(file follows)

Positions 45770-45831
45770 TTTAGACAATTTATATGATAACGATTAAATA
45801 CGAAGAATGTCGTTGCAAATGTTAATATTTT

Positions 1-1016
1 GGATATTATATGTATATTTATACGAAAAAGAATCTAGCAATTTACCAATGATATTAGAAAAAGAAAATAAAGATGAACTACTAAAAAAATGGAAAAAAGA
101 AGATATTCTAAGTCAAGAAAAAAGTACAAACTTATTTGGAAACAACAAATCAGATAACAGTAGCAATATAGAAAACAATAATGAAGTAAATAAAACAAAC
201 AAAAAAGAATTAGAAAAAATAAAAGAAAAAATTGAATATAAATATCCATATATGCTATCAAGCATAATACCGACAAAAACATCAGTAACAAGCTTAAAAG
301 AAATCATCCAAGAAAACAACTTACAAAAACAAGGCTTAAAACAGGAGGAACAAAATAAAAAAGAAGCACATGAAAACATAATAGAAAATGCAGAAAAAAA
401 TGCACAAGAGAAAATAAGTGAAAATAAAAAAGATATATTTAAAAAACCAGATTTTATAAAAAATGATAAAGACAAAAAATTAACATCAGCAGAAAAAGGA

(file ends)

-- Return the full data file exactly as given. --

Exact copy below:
Positions 45770-45831
45770 TTTAGACAATTTATATGATAACGATTAAATA
45801 CGAAGAATGTCGTTGCAAATGTTAATATTTT

Positions 1-1016
1 GGATATTATATGTATATTTATACGAAAAAGAATCTAGCAATTTACCAATGATATTAGAAAAAGAAAATAAAGATGAACTACTAAAAAAATGGAAAAAAGA
101 AGATATTCTAAGTCAAGAAAAAAGTACAAACTTATTTGGAAACAACAAATCAGATAACAGTAGCAATATAGAAAACAATAATGAAGTAAATAAAACAAAC
201 AAAAAAGAATTAGAAAAAATAAAAGAAAAAATTGAATATAAATATCCATATATGCTATCAAGCATAATACCGACAAAAACATCAGTAACAAGCTTAAAAG
301 AAATCATCCAAGAAAACAACTTACAAAAACAAGGCTTAAAACAGGAGGAACAAAATAAAAAAGAAGCACATGAAAACATAATAGAAAATGCAGAAAAAAA
401 TGCACAAGAGAAAATAAGTGAAAATAAAAAAGATATATTTAAAAAACCAGATTTTATAAAAAATGATAAAGACAAAAAATTAACATCAGCAGAAAAAGGA